The RRS logo proudly worn on a fall afternoon

[X4]
I recently purchased a fly-away rail guide from Additive Aerospace. This company specializes in model rocketry parts including this simple clamp-on device that obviates the need for mounting rail buttons on the smaller rockets.

Additive Aerospace – fly-away rail guides

Additive Aerospace was nice enough to customize their standard 38mm design to fit the slightly smaller (1.25″ diameter) RRS standard alpha propellant tube. The fit check was perfect and the next step will be to attempt to launch an alpha from the 80-20 rail launcher we have.

Flyaway rail guide customized for an RRS standard alpha micrograin rocket is a good fit (and held closed by my hand).

Flyaway rail guide has two pairs of rail buttons to hold the rocket on the launch rail.

The flyaway rail guide is spring-loaded to open once the rocket travels up and off the launch rail, then simply falls away as the rocket speeds off

1.5-inch 80-20 aluminum rail extrusion, rail buttons are guided down this path on the rocket’s way up and away

12-foot aluminum 80-20 rail launcher, RRS MTA bunker in the background

[X5]
Osvaldo completed the cylinder piece of the ballistic evaluation motor (BEM) assembly that I designed for testing the burn rate of solid propellant samples. I forgot to bring the graphite nozzle pucks that Richard Garcia made for the assembly. Once the gaskets are fitted and the pressure transducer is checked out, we can begin to prepare 4-inch long samples of propellant into the 3/4-inch PVC tubes for which the BEM was designed to fire. This will be a useful tool in characterizing the AP/HTPB/Aluminum solid propellant batches that will be used in the prototypes of the SuperDosa project. Larry has already made a small batch of the RRS standard recipe solid propellant. Some of these first grains may be used in the propellant burn demonstration at the next RRS MTA launch event.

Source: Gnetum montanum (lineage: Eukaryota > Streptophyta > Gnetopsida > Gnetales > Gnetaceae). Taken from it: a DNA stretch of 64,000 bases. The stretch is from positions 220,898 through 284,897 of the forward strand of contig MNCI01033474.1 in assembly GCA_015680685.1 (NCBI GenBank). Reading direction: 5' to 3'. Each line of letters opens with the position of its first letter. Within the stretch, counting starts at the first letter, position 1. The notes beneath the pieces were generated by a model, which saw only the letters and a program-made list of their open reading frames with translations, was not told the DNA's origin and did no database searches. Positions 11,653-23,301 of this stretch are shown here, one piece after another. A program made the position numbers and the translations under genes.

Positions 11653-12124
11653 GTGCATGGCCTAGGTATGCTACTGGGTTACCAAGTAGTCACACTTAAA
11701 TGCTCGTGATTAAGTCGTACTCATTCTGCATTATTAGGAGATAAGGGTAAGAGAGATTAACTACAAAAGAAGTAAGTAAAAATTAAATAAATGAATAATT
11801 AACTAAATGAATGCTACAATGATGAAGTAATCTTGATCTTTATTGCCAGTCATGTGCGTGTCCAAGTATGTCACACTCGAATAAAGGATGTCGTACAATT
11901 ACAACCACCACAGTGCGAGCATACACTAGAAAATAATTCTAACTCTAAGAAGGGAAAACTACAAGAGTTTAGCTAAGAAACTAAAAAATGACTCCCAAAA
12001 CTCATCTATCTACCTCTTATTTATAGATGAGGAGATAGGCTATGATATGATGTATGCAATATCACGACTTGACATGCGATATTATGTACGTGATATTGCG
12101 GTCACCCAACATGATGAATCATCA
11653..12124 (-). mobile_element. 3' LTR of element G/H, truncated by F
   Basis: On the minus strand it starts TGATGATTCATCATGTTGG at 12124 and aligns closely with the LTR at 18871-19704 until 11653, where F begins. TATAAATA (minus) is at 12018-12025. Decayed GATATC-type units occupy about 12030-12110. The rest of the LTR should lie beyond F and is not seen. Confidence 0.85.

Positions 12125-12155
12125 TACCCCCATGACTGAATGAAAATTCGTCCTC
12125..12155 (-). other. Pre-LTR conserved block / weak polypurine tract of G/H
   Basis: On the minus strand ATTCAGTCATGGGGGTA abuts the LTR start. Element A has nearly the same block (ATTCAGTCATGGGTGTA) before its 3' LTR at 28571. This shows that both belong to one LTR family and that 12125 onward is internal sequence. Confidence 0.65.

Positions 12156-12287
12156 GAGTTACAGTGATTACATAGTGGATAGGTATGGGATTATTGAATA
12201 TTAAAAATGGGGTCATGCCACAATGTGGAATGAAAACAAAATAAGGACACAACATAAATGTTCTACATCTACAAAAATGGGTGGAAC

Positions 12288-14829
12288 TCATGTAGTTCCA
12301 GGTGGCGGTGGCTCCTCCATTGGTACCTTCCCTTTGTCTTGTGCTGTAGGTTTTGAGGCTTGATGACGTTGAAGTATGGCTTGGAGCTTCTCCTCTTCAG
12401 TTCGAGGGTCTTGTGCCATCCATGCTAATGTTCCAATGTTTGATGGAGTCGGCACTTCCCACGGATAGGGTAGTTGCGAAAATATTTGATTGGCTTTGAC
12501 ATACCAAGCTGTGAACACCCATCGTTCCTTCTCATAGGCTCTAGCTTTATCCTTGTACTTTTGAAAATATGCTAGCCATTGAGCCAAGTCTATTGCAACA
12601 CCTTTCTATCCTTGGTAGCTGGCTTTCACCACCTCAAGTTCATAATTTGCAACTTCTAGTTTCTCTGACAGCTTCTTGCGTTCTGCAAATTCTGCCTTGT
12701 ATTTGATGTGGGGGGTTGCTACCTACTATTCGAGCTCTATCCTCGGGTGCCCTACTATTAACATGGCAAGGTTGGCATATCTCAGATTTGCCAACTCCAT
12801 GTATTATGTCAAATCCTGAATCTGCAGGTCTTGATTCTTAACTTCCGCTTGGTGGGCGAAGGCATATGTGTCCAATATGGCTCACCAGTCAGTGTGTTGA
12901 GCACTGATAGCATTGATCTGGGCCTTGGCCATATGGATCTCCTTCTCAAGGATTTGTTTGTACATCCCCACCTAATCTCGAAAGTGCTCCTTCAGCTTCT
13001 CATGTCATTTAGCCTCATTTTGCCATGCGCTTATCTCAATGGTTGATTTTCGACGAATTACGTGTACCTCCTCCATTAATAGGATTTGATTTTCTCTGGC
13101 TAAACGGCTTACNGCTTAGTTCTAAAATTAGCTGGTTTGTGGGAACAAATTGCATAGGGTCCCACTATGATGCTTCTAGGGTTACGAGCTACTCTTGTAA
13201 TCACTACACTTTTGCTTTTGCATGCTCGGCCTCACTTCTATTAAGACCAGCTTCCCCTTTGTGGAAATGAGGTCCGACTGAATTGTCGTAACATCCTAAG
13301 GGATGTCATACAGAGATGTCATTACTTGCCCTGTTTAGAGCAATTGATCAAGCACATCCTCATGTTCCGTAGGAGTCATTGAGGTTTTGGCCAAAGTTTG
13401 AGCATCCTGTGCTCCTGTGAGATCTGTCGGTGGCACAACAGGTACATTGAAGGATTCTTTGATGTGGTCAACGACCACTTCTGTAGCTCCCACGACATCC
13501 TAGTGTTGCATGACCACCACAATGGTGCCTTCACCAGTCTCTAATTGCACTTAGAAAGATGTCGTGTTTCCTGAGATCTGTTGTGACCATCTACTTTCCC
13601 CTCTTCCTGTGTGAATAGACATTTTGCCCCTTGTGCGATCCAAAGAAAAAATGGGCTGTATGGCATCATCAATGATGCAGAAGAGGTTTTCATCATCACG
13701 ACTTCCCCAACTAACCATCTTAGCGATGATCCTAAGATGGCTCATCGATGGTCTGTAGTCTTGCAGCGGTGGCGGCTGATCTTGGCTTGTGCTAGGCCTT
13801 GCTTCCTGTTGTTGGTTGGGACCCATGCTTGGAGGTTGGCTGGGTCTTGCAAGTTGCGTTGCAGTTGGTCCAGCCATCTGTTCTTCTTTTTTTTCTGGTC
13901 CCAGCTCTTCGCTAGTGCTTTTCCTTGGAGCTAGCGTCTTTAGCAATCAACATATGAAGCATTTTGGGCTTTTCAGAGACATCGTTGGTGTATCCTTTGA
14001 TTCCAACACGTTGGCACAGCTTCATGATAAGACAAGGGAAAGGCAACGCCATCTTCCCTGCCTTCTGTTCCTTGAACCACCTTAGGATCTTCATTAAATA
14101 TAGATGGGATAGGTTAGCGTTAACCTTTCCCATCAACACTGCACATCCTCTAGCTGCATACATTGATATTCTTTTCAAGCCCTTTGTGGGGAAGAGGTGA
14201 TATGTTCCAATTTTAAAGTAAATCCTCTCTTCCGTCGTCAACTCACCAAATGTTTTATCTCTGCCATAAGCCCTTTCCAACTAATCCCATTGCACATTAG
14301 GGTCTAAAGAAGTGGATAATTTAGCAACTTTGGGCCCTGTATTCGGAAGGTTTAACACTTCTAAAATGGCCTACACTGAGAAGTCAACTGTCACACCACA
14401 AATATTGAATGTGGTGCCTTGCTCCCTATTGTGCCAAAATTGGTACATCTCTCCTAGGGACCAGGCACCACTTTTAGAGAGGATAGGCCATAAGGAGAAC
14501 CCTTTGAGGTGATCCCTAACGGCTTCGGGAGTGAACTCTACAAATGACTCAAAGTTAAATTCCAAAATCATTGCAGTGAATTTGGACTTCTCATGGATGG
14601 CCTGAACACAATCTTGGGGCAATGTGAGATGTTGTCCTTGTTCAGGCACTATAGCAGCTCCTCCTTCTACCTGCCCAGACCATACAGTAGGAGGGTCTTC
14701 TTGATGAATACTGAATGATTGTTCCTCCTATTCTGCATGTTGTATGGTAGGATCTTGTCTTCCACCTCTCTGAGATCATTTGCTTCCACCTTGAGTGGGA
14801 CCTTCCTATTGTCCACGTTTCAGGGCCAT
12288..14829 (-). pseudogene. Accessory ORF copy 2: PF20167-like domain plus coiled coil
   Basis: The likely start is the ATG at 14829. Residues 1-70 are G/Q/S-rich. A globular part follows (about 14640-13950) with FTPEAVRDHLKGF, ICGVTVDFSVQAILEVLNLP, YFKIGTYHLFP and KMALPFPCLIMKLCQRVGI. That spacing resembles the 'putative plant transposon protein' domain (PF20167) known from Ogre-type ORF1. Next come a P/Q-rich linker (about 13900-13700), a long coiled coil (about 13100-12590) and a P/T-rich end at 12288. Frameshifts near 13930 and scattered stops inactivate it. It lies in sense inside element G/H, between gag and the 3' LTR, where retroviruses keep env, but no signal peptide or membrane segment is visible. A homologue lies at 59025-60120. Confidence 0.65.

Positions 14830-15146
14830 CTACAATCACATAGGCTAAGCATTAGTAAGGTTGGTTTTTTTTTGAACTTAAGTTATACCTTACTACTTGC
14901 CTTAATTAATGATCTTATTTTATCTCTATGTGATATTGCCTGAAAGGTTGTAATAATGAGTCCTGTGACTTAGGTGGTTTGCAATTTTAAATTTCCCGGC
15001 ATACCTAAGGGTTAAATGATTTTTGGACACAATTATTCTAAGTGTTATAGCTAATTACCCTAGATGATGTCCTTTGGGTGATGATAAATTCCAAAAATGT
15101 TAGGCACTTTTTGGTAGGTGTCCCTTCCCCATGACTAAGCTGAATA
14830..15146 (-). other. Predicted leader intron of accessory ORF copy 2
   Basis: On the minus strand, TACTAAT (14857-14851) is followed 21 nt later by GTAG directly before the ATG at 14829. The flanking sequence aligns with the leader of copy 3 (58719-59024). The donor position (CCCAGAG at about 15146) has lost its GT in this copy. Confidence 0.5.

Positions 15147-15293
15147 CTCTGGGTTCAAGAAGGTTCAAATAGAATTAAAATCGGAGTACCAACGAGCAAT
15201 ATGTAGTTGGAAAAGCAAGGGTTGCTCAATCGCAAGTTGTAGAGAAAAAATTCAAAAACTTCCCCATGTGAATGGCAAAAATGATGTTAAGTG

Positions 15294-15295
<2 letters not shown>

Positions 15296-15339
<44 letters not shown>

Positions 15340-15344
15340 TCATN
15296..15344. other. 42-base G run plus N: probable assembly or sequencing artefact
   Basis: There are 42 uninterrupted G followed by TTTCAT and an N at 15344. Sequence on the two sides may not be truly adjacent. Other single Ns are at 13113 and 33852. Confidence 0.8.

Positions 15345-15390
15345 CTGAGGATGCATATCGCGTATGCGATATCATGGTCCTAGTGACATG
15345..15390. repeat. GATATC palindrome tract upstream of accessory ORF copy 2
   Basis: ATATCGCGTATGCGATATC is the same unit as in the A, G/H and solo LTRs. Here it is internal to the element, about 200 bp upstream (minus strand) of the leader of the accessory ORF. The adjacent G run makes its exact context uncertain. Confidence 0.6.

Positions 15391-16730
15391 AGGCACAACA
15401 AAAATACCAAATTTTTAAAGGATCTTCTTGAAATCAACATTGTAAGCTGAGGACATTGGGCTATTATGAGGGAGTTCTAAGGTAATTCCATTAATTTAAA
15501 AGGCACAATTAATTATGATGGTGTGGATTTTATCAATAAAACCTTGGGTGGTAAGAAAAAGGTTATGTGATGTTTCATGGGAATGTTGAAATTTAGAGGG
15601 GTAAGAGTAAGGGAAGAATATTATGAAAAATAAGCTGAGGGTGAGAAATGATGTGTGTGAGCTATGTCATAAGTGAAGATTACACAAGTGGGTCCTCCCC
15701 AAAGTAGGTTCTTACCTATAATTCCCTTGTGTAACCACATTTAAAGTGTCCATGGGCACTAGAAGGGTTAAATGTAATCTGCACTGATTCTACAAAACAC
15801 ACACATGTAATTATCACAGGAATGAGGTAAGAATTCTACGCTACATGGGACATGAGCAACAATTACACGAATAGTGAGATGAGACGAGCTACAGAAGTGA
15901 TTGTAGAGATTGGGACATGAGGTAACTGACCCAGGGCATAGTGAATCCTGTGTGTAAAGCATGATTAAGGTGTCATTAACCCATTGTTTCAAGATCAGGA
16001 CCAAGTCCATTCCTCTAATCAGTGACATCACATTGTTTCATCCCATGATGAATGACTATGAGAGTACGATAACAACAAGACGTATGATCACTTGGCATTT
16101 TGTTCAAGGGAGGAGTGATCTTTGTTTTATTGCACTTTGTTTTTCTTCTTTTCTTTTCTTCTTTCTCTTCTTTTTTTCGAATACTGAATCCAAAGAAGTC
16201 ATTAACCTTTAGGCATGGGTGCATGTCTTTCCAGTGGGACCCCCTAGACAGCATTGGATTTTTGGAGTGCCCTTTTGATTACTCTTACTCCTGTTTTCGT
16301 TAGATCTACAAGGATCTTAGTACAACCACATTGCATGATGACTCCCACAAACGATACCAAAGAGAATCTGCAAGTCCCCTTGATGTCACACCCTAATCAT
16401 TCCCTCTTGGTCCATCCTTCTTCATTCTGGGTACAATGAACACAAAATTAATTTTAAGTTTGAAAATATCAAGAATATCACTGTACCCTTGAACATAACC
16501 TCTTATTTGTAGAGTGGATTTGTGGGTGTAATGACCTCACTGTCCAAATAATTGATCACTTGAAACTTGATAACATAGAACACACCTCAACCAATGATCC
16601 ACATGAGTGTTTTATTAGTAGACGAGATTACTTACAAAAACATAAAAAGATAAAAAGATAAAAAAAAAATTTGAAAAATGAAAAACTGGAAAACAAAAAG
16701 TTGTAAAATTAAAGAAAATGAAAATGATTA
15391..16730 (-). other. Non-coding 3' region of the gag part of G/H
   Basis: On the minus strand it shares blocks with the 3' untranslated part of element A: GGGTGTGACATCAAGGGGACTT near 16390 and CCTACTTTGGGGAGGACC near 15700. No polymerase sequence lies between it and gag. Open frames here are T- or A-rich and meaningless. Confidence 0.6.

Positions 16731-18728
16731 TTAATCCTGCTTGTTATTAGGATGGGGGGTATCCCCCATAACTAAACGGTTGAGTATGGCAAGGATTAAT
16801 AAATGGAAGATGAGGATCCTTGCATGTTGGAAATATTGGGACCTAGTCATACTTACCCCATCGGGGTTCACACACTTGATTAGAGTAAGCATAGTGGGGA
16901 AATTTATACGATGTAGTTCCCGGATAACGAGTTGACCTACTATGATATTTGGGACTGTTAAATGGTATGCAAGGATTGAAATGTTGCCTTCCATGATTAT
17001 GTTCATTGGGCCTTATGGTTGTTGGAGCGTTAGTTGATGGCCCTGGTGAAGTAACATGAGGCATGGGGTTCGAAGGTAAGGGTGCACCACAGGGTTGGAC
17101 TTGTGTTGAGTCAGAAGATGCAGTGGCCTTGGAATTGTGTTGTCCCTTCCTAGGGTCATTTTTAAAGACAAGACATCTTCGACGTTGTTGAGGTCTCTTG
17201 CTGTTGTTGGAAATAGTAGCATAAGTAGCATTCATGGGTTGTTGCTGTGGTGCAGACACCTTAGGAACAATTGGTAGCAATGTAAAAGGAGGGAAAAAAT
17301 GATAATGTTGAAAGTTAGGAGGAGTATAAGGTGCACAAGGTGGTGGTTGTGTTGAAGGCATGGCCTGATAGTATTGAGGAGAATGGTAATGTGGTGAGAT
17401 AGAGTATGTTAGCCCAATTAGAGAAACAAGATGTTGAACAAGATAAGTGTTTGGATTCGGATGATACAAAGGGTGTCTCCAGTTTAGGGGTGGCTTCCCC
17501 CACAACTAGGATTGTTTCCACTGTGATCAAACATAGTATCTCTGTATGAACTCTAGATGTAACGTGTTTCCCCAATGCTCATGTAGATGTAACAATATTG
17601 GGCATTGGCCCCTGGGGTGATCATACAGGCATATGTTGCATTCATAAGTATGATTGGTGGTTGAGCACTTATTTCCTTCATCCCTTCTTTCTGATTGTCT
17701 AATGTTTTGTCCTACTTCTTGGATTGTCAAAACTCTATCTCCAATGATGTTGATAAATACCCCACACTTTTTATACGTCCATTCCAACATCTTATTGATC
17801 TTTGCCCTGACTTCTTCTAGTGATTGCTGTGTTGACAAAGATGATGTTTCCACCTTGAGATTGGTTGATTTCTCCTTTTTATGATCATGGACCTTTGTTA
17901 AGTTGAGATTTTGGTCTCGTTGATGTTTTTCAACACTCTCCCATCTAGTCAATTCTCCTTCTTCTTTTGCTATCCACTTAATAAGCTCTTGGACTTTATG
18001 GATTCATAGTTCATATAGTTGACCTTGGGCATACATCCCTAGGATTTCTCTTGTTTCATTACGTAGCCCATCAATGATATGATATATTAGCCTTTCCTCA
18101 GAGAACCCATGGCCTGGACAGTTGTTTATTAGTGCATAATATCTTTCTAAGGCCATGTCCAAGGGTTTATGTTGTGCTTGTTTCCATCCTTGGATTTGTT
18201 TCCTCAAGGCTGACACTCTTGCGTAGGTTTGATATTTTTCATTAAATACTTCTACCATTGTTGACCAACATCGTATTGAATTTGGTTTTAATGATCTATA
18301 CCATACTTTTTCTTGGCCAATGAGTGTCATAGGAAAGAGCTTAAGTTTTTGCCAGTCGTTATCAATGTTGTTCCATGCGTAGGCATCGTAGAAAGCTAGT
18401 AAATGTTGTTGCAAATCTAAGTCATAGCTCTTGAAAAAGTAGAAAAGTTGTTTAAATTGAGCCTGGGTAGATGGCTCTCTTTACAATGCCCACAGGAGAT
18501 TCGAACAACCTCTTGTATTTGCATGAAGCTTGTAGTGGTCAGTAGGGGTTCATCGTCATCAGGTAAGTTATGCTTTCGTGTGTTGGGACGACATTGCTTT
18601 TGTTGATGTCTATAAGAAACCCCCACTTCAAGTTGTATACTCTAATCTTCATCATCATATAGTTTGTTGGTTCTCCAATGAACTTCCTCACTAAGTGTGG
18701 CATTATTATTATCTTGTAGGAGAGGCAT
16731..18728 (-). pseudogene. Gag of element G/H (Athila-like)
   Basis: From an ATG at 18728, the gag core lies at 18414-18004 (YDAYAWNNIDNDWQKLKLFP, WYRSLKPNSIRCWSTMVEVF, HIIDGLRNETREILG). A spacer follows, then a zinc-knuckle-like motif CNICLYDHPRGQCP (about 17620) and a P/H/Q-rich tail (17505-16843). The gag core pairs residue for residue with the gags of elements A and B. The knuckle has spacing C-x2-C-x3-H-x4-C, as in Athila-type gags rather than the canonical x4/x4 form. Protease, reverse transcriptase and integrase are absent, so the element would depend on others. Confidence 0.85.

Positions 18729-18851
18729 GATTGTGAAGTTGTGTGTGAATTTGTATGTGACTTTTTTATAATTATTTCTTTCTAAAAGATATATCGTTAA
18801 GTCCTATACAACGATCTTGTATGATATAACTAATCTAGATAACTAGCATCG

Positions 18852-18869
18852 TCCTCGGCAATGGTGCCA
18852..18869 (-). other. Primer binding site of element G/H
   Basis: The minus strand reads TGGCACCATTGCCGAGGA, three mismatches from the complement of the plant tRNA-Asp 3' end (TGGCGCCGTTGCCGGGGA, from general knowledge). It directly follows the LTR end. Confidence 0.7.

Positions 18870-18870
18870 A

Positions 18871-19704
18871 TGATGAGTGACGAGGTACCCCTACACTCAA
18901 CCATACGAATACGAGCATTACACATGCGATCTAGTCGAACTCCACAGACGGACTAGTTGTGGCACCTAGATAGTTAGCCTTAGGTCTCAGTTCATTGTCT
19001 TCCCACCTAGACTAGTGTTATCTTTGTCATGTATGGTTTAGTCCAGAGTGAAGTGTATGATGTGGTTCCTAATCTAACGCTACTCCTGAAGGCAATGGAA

RRS BEM cylinder sits on top of the bottom plate, top plate in the background

[X6]
Thanks to Osvaldo again for his help with the two-stage alpha rocket that I designed. In this prototype, the payload tube was made longer for the possibility of a parachute recovery system for the upper stage. The 1-1/4″ PVC pipe was machined down to 1.600″ OD to fit inside of the standard alpha’s aluminum payload tube. The steel nozzle design, although simpler to make, may prove to be excessively heavy and throw off the mass balance of the rocket. The graphite nozzle design with its split retaining ring may be the better choice. More work is needed before attempting to fly this prototype design including completing the inter-stage timer circuit for deploying the in-line second stage motor in flight.

Two-stage RRS alpha rocket; second stage with a small AP/HTPB/Aluminum solid grain motor

[X7]
Since August, Osvaldo has made some progress in testing the load cell that will be used in the horizontal thrust stand. The bottle jack he used was tapped with an analog pressure gauge and the compression load into the load cell can be accurately measured. Despite some seal leakage problems with the older bottle jack, the results he and Matteo gathered from his data acquisition unit showed our S-type load cell matches the calibration sheet fairly well.

Load cell compression testing rig using a pressure gauge and a bottle jack

Finally, we got to some of the originally scheduled agenda topics:

[1]
Frank Miuccio gave an overview of the next educational event that had its first event of the series held today at Weigand Elementary school. This is the latest in the series of events we’ve had with the LAPD CSP program. The final event will the launch of the alpha rockets at the RRS MTA on October 27, 2018. Dave Crisalli will be our pyro-op at the event.

Osvaldo, Larry and Frank listen at the September 2018 meeting

[2]
We didn’t have another launch event planned yet for this year, but it’s always possible.

[3]